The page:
They had headed up to the new barracks up on the moors at Redmires in December. Up there the new regimental Union Jack was torn to shreds by the weather within months, and they would wake up trapped in their huts by the drifting snow – it was then that Big Bob came into his own and was passed out through the window to get the door open.

Those route marches across Stanage in full battle order didn’t half make men of them – if they didn’t get pneumonia. It had been the best time of his life: having such good comrades, getting up at midnight at New Year to sing Auld Lang Syne outside the huts, the concerts at the YMCA hut, sneaking off to the Three Merry Lads and back through the hole in the wall, and the crowning moment: beating the Sherwood Forresters six goals to nil on Thursday! The colonel was strict but fair, and let them take leave for important things: like cup games at Bramall Lane – and today.

‘What about Jimmy Simmons though? The way he crashed in Utley’s centre! I bet his uncle were a proud man today. God bless the big man.’

‘Aye, an’ did tha see ol’ Nudge there today an’ all – done up in his best suit? Best captain United’ll ever ’ave.’

Chalkie raised his glass: ‘To Ernest ‘Nudger’ Needham and William ‘Fatty’ Foulke!’

‘First goal I ever saw was scored by Needham,’ Joe said. ‘Replay of the third round of the cup against Newcastle, the last time we won it. I were only six an’ me an’ our Stan got passed over people’s head right to the front.’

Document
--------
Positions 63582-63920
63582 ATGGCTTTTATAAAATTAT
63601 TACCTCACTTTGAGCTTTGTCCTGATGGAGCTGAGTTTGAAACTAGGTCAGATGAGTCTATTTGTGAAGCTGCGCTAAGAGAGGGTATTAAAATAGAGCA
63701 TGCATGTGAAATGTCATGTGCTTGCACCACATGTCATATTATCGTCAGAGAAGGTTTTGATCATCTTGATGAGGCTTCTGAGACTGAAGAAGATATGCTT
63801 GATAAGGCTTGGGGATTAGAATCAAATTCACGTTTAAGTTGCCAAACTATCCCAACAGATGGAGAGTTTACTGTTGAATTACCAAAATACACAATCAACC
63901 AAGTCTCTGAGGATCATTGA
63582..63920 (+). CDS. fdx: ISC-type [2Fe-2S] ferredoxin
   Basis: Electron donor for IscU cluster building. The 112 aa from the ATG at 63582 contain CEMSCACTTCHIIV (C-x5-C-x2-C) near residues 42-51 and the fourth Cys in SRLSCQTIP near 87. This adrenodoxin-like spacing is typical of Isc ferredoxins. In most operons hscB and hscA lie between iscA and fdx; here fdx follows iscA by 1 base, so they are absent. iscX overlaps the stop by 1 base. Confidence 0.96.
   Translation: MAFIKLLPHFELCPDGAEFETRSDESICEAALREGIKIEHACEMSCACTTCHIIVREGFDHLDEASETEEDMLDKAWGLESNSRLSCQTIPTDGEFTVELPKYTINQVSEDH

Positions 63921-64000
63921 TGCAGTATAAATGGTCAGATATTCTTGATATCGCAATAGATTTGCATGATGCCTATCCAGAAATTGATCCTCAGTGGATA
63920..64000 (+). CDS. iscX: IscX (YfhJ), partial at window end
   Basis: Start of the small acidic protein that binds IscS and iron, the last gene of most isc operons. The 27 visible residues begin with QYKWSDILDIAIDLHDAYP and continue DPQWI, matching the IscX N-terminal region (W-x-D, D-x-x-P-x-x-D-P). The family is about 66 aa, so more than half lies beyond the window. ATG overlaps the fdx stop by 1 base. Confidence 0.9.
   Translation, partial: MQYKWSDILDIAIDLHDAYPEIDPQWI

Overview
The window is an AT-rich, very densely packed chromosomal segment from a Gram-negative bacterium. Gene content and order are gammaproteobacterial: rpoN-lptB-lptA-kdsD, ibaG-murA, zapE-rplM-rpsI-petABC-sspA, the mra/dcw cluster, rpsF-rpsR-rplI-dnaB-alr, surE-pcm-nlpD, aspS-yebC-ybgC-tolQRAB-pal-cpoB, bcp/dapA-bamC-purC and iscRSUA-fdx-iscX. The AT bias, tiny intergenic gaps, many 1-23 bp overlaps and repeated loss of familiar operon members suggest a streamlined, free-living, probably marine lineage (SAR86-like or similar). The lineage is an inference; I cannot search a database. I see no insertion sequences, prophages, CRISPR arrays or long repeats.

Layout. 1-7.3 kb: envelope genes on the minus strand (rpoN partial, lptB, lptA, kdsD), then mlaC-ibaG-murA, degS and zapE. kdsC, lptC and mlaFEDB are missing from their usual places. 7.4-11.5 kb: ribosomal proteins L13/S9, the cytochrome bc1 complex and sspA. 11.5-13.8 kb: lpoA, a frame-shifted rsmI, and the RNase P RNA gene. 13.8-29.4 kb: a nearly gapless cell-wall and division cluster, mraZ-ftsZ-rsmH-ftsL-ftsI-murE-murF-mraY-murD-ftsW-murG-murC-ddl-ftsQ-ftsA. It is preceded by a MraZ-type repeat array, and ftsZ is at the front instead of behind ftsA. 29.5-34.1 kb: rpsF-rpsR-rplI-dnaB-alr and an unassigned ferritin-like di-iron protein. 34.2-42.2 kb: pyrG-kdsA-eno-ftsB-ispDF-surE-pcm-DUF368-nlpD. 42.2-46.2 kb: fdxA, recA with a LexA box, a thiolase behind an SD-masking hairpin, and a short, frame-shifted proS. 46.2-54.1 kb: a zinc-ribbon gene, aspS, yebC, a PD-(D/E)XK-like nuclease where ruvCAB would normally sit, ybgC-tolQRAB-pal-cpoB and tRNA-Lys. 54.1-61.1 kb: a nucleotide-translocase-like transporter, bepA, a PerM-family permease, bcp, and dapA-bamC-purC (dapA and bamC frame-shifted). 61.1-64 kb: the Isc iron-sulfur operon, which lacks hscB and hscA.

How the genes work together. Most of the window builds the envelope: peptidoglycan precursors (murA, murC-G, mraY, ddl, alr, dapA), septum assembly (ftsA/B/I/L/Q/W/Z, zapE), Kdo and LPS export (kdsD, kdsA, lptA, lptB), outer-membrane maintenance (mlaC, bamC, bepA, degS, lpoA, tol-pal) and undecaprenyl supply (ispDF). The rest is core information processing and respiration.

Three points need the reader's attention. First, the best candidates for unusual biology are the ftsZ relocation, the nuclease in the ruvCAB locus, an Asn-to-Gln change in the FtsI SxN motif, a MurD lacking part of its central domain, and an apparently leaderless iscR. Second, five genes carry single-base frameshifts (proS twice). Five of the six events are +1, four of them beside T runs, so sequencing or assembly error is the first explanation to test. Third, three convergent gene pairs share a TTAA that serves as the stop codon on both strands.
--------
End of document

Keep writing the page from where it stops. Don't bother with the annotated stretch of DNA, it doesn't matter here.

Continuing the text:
Stan was probably asleep in his bunk somewhere now; God please let that be so; wondering what the score was – unless it got telegraphed to the front. He reached in his pocket and got out the things for sending to Stan – the Cup Final programme and a “Sports Special” Green ’Un, a bit stained from the pie he’d bought before the game. He regularly sent Stan match reports and cuttings from The Independent. Some snobs had wanted football cancelled at the outbreak of the war. But Stan said it gave them heart to read about their teams; and what else were those who were flogging their guts out all week to raise coal or cast steel supposed to do with their leisure time? The one small escape each week from all the worry. Those Oxford and Cambridge men just didn’t like people being paid to play sport – they didn’t get football, the working man’s game – didn’t understand the fight with “sorrow for the young man’s soul.” Those same chinless southerners didn’t bark on about the cancellation of horse racing. Or opera, or golf, or West End theatre! “Business as usual” was a one-sided mantra. No, it was the poor who had to go and fight or sweat in foundries and have no pleasure, never smile, never cheer, until the war was won.